A devout and intelligent friend of mine, who does policy work down in DC, recently leveled a scathing attack against the increasingly popular cohort of Catholic anti-capitalists, anti-liberals, and anti-moderns. He complained that the writings of many in this crowd betray a gross ignorance of economics and public policy, and that, as a result of this political illiteracy, these thinkers manage to produce only worthless abstractions. Such intangible idealism, he argued, renders them incapable of serious engagement beyond preaching to their insular and irrelevant choir.
This he intended not as an argument against anti-capitalism as such, but simply as an appeal to these uncharitable critics of modernity to apply greater rigor to their analyses and argumentation. Many will find his exasperation relatable, and plenty will find his complaints familiar. Given the prevalence of these objections and the relevance of this in-house confrontation, I, like my DC compatriot, believe it is worth reflecting on the present state of this intramural Catholic conflict.
Yet with all due respect to my esteemed friend, I do not think his read of the problem is quite right, though certainly I agree there is a problem here. It is not, I think, that one side is being adequately thorough (whether or not they’re ultimately correct) while the other is content with vacuous rhetoric and uncritical methodology (again, regardless of the merits). It is not even primarily a breakdown of charity—though that can always rear its head on both sides, of course. The real issue is that what divides these two is so severe that even their standards for evaluation differ, such that what one side considers reasonable argumentation, the other side dismisses as entirely beside the point.
For example, what my friend means by “economics” and “public policy” are entire fields of study that those he’s criticizing would refuse to acknowledge, arguing that they start off on the wrong foot and thus never have any hope of leading to truth. By this, certainly I do not mean to say that economics and politics, under every possible description, are either useless disciplines or else useful only to those operating in a classical liberal framework. I simply mean that, when my friend accuses anti-capitalists of failing to know anything about them, I believe he is presuming a quintessentially classically liberal expression of these disciplines. “Economics” and “public policy,” as those are understood today, are believed by anti-capitalists to be trash, on par with alchemy or astrology. For such thinkers would characterize these as secondary sciences, and would argue that the value-neutral starting points informing contemporary conceptions of the disciplines render their methods sterile. However, if we are willing to zoom out and accept incarnations of these sciences radically at odds with our contemporary versions, then I do not think it is fair any longer to say that anti-capitalists fail to utilize them at all. Their entire project is a political-economic one, as they understand those sciences.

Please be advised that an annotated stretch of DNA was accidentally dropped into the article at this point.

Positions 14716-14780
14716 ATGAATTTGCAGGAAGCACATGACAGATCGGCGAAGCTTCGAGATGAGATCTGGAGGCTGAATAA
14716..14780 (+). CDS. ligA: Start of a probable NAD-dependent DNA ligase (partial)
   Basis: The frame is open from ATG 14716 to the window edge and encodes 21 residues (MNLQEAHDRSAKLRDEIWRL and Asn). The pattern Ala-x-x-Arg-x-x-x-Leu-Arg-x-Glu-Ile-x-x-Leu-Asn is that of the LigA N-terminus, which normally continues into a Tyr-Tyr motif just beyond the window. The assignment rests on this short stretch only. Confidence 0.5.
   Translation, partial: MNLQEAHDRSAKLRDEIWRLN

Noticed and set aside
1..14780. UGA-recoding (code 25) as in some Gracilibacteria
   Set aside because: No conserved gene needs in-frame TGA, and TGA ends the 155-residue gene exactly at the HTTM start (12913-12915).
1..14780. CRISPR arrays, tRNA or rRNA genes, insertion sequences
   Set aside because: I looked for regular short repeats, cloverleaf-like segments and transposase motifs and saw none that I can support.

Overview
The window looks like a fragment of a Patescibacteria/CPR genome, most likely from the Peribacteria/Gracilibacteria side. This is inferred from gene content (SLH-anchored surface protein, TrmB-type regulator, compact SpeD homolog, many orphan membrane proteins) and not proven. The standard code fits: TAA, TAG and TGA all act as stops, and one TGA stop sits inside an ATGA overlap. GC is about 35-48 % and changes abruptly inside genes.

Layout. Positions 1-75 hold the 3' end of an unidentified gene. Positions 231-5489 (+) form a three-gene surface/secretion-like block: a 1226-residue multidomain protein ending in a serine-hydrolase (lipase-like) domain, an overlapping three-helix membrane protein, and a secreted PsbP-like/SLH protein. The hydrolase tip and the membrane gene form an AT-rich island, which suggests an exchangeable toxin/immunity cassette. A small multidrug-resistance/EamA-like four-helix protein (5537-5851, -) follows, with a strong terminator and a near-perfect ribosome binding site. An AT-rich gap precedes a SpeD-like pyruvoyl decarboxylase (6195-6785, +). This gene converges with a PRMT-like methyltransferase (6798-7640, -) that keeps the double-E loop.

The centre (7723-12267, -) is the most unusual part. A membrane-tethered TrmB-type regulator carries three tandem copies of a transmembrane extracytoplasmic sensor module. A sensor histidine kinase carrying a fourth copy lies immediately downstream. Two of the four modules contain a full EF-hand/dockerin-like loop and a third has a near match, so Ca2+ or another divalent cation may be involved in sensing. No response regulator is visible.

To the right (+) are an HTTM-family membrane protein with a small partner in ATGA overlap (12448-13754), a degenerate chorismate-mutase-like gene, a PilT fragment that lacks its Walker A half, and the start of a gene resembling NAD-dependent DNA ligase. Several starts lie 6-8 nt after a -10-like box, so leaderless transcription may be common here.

And while the capitalists (or whatever we want to call them) would glean the relevant standards for evaluation of arguments from those very disciplines as they have grown up in the liberal tradition, anti-capitalists (or, again, whatever we want to call them) would reject those standards out of hand. But the standards of the anti-capitalists—for instance, the degree to which a particular economic programme encourages man in political virtue and achieves distributive justice—are almost always grossly misunderstood by the capitalists when they try to translate them back into their own schema, smuggling in a number of individualist/personalist assumptions that the anti-capitalists never endorsed, and perverting their thought and argumentation beyond recognition. “Waiting for St. Vladimir” comes to mind, but so does “Murray’s Mistake.” At the end of the day, capitalists like Weigel, Novak, and George seem no better able to comprehend and convert the anti-capitalists than anti-capitalists like Deneen, Don Colacho, and Dorothy Day seem able to comprehend and convert the capitalists.
If I am right, then, the real problem is not that only one side is playing by the rules of the game, but rather that the two sides cannot even agree about what game is being played here. At present, the opponents find themselves in what literally amounts to in an intractable stalemate. This is not to say that there is no hope of moving forward. But it is to say that there is no hope of moving forward until those on opposite sides of this divide develop sufficient moral imaginations to understand their interlocutors on their own terms. I do not pretend that that is an easy route to take, or even a possible one in all situations. But it is, I think, the only one that provides a way forward in this particular debate.
As to some of the more substantive objections made against the Catholic critics of modernity, it is obviously true that the movers and shakers of modern America—those most intimately acquainted with our society and culture and most in control of its trajectory—are not all that likely to take those of the anti-capitalist stripe all that seriously. For it is a central tenet of the anti-capitalists that our society and culture are not in themselves really worth engaging—except perhaps in the accidental sense that this happens to be the only society and culture we’ve got, so best to push from within to transform the thing radically (and even that, of course, is a hotly disputed point amongst anti-capitalists). Now, that radical antagonism to contemporary culture may be entirely incorrect, but my point is simply that we cannot make it a precondition of the correct economic philosophy that it be found readily accessible/attractive/convincing to those who are already deeply rooted in our present culture without stacking the deck in favor of capitalism ex ante. (This is not to say that that cannot be a precondition. It is just to say that, if we decide to make it one, we cannot then be either surprised or annoyed when the anti-capitalists fail to agree to it or abide by it.)